Wild Coyote. On the jukebox, LeAnn Rimes's "Blue" is playing. Clark walks in from the searing white light outside, looking for Perry. Sure, they just let a high-school kid walk right into the bar. Perry is proud that Clark found him: "You may have the makings of a reporter yet." It's shameful that despite the fact that entertaining characters like this exist in the show's universe, the plots focus week after week on She Who Must Be Clear-Skinned. I guess the motto on the dry erase board is, "Think Pink!" Clark asks if Perry means a reporter like Perry used to be. Clark says that he and Chloe did some checking after Perry left. "Memories fade, but a Google search never forgets," the drunkard says. Love. Love him. Perry reaches for his glass, and Clark pulls it away. Clark says that another drink won't change the fact that Perry used to be one of the best reporters in Metropolis: "What happened?" Perry says that life is a journey, grasshopper. And sometimes the road is a little smooth with some lubricant. Tell Clark one he doesn't know. Perry takes a drink. Clark says maybe it's the journalist in him that's making him concerned, or maybe it's that he thinks you shouldn't turn your back on a gift you were given. Perry says he's made two mistakes: getting into journalism and thinking it mattered. Damn, Perry. You're hitting kinda close to home, here. Perry tries to order another drink, but Clark stops him. Perry does a little whoop with his voice and says he can't figure Clark out: he threatened his parents, pissed off his girlfriend, and annoyed his "lady editor." Yet Clark is playing the hero. Over by the door, surrounded by bright light, an ethereal voice (if "ethereal" and "hot" are not mutually exclusive) tells Perry that Clark's faith in others sometimes overrides his common sense. It's Lex! Damn, that was smooth. Lex says he'll deal with Perry, as our lushy journalist stands there with his mouth hanging open. Don't worry, Perry: that's a natural reaction to Lex. Perry says he may have underestimated Clark. Oh, yes. They're totally doing it. Perry tries to talk his way out of a bad situation by telling Lex that if it's about his dad, he has no intention of revisiting the past with what happened in Metropolis. Clark is curious. Lex says it's not about Papa Luthor; it's about Perry. Clark tries to interject, but Lex puts his bitch in his place. He says that after the way Perry talked to Lana, he'd expect that Clark would admire his restraint. Wait, did he say "restraints"? Because Clark's definitely shown admiration for those in the past with Lex. Awkward moment. Lex says, "Let's go." He and Perry do. Clark is left behind to drink his underage troubles away. But first he watches them go for what seems like forever.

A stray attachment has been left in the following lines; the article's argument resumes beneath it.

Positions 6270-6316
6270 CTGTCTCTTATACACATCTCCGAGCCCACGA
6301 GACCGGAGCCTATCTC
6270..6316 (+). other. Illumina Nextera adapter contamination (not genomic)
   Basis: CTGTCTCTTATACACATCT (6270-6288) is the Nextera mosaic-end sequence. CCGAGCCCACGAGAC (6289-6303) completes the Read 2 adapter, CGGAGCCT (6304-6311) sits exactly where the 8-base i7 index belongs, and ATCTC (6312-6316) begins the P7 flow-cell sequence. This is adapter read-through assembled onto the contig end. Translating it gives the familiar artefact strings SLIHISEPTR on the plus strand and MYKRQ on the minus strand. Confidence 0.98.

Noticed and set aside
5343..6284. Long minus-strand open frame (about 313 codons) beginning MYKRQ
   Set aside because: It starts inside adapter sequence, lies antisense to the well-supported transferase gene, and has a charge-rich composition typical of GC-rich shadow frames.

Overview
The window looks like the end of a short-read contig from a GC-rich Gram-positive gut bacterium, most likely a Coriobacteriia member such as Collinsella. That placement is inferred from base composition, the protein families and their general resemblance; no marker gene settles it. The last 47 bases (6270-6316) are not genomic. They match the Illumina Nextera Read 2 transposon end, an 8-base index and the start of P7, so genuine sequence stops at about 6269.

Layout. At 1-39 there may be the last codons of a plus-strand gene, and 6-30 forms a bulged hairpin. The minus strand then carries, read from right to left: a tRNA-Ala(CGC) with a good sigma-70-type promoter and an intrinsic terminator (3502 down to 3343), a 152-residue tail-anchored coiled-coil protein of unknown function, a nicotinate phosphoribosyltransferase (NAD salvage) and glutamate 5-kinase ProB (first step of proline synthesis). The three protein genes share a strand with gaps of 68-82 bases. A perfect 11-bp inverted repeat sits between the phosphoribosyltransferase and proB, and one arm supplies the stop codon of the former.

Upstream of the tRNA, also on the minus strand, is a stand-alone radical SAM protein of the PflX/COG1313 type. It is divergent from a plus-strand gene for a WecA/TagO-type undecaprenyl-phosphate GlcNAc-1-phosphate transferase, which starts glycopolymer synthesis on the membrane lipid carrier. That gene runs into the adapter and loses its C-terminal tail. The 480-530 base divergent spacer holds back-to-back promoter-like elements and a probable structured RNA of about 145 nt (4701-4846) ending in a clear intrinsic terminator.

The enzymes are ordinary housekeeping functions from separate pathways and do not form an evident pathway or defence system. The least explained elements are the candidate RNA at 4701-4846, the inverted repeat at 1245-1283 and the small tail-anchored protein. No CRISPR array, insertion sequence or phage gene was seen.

The place in town where a nasty dirt road meets a two-lane. Lex's car pulls into the dirt portion of this crossroad. Perry gets out of the car and bitches that even for a Luthor, the "get out of Dodge" routine is heavy-handed. Lex counters by complaining about the way Perry picked on Lana, sniffing that using people always came easy to this guy. Lex recounts the one time they met, when Lex was in boarding school, and Perry charmed his way into a conversation. It took Lex ten minutes to tell Perry to go to hell. Yet, he's still here. Perry says he was just doing his job. Lex says he was only sixteen (oh, sweet, Lexy sixteen), and Perry was scrounging for Papa Luthor dirt. Perry says that's what this is about. Lex says that if Perry had anything on Papa Luthor, it would have come out then. Perry laughs. He says that if Lex believes that, he almost feels sorry for him. Lex is taking a page from his psychiatrist's book: he's deeply unamused. He tells Perry to make sure he's on the 4 o'clock bus. He dumps Perry's bag on the road (that bag gets no respect whatsoever) and drives off. Poor Perry. Perry pulls out a flask. "So much for not drinking before 5," he mutters. And he picked a fine day to quit sniffin' glue.